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How we test robot vacuums

Take a look behind the CHOICE lab doors to see how we test robot vacs

CHOICE tester Matthew Tung checking dust canister in a robot vacuum
Last updated: 12 June 2024

Robot vacs are popular and come with many features including self-cleaning capabilities, mapping and floor mopping. But they still need to make improvements in some areas, so you may not want to part with your regular mop and vacuum just yet.

The CHOICE labs put robot vacuums through their paces to see which ones are best at cleaning your floors, as well as being easy to set up and use.

Here, we'll tell you how we put robot vacs through their paces to give you the results that help you choose what to buy.

Our expert testers

Our test coordinators Matthew Tung and Adrian Lini are passionate about determining a product's technical performance.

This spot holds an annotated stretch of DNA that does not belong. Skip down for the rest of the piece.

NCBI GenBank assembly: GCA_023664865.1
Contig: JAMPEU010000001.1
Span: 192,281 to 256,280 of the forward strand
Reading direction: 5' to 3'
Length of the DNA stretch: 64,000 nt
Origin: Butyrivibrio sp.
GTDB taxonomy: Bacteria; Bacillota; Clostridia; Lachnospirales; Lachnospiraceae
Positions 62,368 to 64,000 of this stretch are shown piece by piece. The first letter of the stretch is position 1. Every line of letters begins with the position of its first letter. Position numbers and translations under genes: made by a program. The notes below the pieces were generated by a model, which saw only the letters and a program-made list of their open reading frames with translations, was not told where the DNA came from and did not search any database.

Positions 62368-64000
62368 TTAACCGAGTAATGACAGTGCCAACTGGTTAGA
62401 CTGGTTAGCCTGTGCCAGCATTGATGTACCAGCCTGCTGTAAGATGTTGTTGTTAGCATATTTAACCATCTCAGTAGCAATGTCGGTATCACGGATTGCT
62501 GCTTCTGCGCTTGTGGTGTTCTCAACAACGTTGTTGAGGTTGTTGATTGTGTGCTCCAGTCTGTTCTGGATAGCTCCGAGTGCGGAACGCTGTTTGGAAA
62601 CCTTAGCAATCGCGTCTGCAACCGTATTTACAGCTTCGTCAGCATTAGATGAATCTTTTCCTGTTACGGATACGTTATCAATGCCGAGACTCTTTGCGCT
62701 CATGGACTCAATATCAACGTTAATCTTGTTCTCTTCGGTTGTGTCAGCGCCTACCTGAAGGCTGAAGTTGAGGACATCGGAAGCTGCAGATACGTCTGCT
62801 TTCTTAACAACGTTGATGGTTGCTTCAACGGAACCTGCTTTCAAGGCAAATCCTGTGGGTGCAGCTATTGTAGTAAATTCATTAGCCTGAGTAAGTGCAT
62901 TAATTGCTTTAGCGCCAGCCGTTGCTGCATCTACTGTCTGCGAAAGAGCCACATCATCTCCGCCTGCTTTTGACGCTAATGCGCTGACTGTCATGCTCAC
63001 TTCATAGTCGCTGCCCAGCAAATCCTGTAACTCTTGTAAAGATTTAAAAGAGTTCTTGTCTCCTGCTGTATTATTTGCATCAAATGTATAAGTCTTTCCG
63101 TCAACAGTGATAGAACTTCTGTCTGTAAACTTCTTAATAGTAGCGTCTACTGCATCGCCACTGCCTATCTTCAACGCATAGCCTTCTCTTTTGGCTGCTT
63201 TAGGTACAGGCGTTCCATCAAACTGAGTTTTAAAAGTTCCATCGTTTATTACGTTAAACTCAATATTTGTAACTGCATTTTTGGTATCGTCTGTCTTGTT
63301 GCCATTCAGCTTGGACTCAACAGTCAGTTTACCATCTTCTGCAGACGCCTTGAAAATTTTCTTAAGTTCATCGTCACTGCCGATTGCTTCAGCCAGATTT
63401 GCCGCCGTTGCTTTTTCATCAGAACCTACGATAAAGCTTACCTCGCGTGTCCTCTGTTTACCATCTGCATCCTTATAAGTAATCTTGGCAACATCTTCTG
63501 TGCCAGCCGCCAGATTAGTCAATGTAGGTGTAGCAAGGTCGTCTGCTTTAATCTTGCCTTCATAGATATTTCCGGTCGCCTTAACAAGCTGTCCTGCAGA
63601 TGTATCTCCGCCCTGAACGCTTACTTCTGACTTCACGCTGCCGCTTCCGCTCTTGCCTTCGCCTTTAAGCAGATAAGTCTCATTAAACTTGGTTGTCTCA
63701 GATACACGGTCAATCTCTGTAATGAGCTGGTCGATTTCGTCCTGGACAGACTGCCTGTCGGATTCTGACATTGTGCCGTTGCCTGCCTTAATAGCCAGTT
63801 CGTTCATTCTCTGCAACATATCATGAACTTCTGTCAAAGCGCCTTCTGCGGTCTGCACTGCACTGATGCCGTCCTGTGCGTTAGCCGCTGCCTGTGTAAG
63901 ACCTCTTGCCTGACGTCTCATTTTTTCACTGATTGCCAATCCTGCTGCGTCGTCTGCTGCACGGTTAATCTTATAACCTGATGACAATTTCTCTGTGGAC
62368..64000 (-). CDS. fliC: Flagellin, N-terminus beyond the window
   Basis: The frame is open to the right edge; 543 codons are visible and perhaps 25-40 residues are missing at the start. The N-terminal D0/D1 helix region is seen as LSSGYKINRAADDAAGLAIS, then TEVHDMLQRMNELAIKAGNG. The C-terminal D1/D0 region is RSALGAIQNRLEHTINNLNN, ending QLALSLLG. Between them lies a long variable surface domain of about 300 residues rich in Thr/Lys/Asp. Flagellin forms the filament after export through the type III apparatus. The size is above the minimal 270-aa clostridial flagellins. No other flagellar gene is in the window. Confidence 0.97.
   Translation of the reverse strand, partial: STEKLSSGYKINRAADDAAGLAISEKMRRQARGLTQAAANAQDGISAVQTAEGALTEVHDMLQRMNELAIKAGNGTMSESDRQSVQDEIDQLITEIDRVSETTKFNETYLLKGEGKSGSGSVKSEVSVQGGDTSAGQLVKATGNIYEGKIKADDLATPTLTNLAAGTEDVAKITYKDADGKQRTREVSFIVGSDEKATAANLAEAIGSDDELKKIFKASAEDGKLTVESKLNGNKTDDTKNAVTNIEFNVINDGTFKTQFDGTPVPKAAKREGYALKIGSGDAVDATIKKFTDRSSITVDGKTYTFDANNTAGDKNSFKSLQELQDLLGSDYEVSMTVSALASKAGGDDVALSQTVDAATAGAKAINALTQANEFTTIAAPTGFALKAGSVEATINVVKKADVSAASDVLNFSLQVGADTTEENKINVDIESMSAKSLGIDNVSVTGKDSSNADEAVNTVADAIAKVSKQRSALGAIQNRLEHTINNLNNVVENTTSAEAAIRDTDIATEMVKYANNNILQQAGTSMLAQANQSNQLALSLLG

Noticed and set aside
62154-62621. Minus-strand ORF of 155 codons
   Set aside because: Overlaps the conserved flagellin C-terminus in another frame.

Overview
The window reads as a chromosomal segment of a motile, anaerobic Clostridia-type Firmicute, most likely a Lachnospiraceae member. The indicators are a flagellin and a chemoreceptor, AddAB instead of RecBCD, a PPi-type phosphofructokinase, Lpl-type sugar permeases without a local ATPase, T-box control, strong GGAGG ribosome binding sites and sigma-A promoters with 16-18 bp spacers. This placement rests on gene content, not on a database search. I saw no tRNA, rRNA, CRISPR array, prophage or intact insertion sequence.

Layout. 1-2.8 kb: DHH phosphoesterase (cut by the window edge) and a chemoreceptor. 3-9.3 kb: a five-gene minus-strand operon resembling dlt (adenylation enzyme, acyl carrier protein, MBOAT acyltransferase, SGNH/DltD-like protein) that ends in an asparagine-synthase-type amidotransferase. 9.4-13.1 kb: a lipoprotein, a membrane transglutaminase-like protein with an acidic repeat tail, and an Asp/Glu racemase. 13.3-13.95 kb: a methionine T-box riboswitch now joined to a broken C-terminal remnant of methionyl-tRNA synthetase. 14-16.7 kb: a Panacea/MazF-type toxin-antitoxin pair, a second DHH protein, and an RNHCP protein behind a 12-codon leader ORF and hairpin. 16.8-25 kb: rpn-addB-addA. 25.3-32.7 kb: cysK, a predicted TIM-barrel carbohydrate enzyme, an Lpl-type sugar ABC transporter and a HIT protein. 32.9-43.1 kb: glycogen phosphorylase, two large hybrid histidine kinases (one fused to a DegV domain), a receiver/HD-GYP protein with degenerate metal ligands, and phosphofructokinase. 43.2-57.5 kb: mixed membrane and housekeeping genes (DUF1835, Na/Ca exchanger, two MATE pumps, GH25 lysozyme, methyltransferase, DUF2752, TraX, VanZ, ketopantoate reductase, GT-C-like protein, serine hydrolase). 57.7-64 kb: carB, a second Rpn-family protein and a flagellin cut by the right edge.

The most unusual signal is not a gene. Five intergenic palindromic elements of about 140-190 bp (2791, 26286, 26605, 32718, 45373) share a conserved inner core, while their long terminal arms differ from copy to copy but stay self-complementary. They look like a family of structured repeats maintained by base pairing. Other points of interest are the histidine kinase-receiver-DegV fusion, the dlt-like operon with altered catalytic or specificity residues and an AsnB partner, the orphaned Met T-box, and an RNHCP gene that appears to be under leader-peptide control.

Matthew has worked at CHOICE since 2011, testing a wide range of products in the CHOICE labs from strollers to electric blankets, as well as stick vacuums. He also sits on Australian Standards committees. 

Adrian tests many small appliances including espresso machines, toasters and carpet shampooers.

How we choose what we test

With so many manufacturers jumping on the robot vacuum bandwagon, what makes us choose one robot vacuum to test over another? As with most of our product testing, our aim is to test the most popular models on the market and what you're most likely to see in the retailers.

We survey manufacturers to find out about their range of models, we check market sales information and we also check for any member requests to test specific models. 

From this information we put together a final list that goes to our buyers. They then buy each product from retailers, just as a regular consumer would. We do this so we can be sure they're the same as any consumer would find them and not 'tweaked' in any way.

robot vacuum removing sand from floor

Robot vacuums may miss certain parts of the floor, even after repeated mapping.

pet hair test_web

We test how well the robot vacuums remove pet hair from carpet.

robot vacuum going over tassels